Should Scotland adopt a similar Accessibility Act to the one in Norway to address the societal barriers that people with disabilities face locally? This unique Accessibility Act has been adopted in very few countries across the world. It has played a particularly important role in improving accessibility through physical, social and technological infrastructure. The success of this specific legislation in Norway has allowed its society to develop and adopt a universal design approach to their technological and physical infrastructure amongst other factors. The impact of the legislation has provided transformational change in Norway. So, could Scotland follow suit by introducing its own new legislation?
According to the Scottish Government, there are currently over a million people with disabilities who live in Scotland’s communities. However, many of them are still unable to be active citizens because of societal barriers, including access to housing, accessing public transport, employment, public services and local environments which are designed and operated in ways that exclude people with disabilities. People with disabilities face daily challenges in relation to inaccessible communication, negative attitudes, low expectations, discrimination and inequality which impact in society.
In 2016 the United Kingdom (UK) voted to leave the European Union (EU), however Scotland voted overwhelmingly by 52% to 48% in favour of remaining in the EU confirmed by the UK Government. The Scottish Government in 2014 launched a Nordic and Baltic nation’s policy statement which aimed to strengthen the relationship with countries in the Nordic and Baltic regions, bringing together various strands of engagement undertaken by Nordic countries.
The UK Parliament legislated the Scotland Act 1998 which was devolved to the Scottish Parliament. It was introduced in 1999 and gave the Scottish Parliament the responsibilities of education, health, housing and social services. The Scotland 1998 Act transferred its functioning relationship to the implementation and obligation of EU laws as well. It also provided powers to the Scottish ministers to ensure that it complied with the European Convention on Human Rights Law (UK Government, 1998). One of the overarching legislations that covers Scotland and the UK is the UK Equality Act (EA) 2010. This applies to the UK including Scotland and provides a legal framework to protect the rights of individuals, including equality. The UK EA 2010 applies to the provision of services, public functions, employment and education.
In Scotland human rights policies are embedded into the current constitutional legislative and judiciary system. It acknowledges Scotland has a closer increasing international engagement throughout the world where the Scottish Parliament is consumed in a compatible manner on human rights matters rather than the UK Parliament.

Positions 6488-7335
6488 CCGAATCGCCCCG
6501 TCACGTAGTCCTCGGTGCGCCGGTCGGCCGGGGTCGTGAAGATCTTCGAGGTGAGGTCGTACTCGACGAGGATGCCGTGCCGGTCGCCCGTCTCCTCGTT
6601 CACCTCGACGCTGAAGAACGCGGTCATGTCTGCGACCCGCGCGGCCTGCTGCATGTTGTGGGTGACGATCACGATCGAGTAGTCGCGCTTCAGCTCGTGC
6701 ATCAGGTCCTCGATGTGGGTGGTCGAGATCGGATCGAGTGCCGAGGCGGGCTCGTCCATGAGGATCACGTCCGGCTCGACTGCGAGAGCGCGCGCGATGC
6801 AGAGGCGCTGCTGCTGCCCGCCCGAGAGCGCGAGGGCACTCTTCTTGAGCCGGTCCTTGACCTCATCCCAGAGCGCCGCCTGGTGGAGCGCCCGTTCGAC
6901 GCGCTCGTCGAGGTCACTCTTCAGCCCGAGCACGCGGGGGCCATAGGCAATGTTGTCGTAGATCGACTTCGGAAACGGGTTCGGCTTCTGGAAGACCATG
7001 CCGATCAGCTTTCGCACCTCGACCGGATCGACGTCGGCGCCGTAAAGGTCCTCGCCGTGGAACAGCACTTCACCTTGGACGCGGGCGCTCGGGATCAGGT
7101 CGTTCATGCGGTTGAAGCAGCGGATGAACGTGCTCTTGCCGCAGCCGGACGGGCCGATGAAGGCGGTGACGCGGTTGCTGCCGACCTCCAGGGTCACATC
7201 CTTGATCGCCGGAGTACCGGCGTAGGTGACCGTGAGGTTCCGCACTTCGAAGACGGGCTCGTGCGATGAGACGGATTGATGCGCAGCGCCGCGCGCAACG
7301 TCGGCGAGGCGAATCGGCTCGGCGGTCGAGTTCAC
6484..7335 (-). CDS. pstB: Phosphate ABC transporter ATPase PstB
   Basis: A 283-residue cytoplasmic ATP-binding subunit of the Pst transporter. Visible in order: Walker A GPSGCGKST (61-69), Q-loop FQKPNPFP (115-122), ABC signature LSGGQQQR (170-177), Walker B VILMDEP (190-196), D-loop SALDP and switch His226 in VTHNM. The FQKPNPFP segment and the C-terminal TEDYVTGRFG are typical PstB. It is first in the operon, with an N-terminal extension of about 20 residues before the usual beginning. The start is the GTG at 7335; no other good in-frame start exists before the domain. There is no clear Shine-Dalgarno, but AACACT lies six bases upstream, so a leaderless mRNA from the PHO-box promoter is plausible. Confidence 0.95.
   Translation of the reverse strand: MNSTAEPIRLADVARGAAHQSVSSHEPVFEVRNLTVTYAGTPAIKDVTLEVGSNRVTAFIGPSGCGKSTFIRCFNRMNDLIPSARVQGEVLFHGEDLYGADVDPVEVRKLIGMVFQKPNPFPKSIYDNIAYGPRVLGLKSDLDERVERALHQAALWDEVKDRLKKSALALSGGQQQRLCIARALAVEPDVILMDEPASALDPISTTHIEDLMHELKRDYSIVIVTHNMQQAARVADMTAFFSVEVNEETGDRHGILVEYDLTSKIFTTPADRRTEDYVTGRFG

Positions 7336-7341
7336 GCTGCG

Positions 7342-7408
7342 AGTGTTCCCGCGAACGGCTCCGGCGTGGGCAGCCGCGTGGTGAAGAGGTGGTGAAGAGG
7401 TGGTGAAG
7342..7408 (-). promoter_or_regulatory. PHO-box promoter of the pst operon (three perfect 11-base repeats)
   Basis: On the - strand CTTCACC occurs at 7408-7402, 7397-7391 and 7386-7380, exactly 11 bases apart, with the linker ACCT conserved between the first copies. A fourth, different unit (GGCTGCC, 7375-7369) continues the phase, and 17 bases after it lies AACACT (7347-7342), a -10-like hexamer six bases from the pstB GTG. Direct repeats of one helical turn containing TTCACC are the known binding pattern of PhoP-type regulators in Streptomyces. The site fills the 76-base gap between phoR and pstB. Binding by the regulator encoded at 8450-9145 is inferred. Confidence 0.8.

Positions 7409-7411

Norway has a well-developed legal and institutional framework when it comes to the protection and promotion of human rights. The human rights agenda was added to the Norwegian Constitution in 2014 incorporating civil, political, economic, social and cultural rights. Norway ratified the UN CPRD, and while the Convention is not part of Norway’s laws, the international human rights obligations are referred to in a general way since the introduction of the Norwegian Constitution.
Norway recognised a person with a disability should have the legal capacity on an equal basis with other citizens in all aspects of his or her life. The Norwegian Government also recognised its obligations to take appropriate measures to provide access for a person with a disability to support them in any required legal capacity. Furthermore Norway declared its understanding of the UN CRPD which allows the withdrawal of legal capacity or support in cases where such measures are necessary. It is clear that Norway reinforced its legal framework for the protection of human rights within the country which highlighted the inter-dependent and elitist nature of human rights legislations.
The Norwegian Anti-Discrimination and Accessibility Act (ADAA) 2008 came into effect in 2009 with an overarching goal in terms of human rights and equal opportunities. Most of the provisions in relation to this medical definition are aimed at prejudging the disadvantage or impairment with the medical model. Over the last few decades there have been comprehensive legislative changes throughout the world to define the definition of disability as a matter of human rights. Consequently, suitable discrimination measures have been introduced in a number of countries including the UK DDA 1995.
Over the last forty years, disability legislations have been developed to address discrimination and equality, and yet they have provided a varying degree of protection in relation to the nine protected characteristics including disability within the UK EA 2010.
Scotland could learn from Norway, when it comes to enhancing the protection of people with disabilities and removing barriers in society. One of the positive areas that was identified in the research was the Norwegian Anti-Discrimination and Accessibility Act (ADAA) 2008.
This particular legislation could be adopted in Scotland to enhance and adapt a more streamlined approach to making sure that all physical, social and technological infrastructures, businesses and organisations embrace a universal design approach to society. This would help reduce the stigma and barriers that people with disabilities face in Scotland.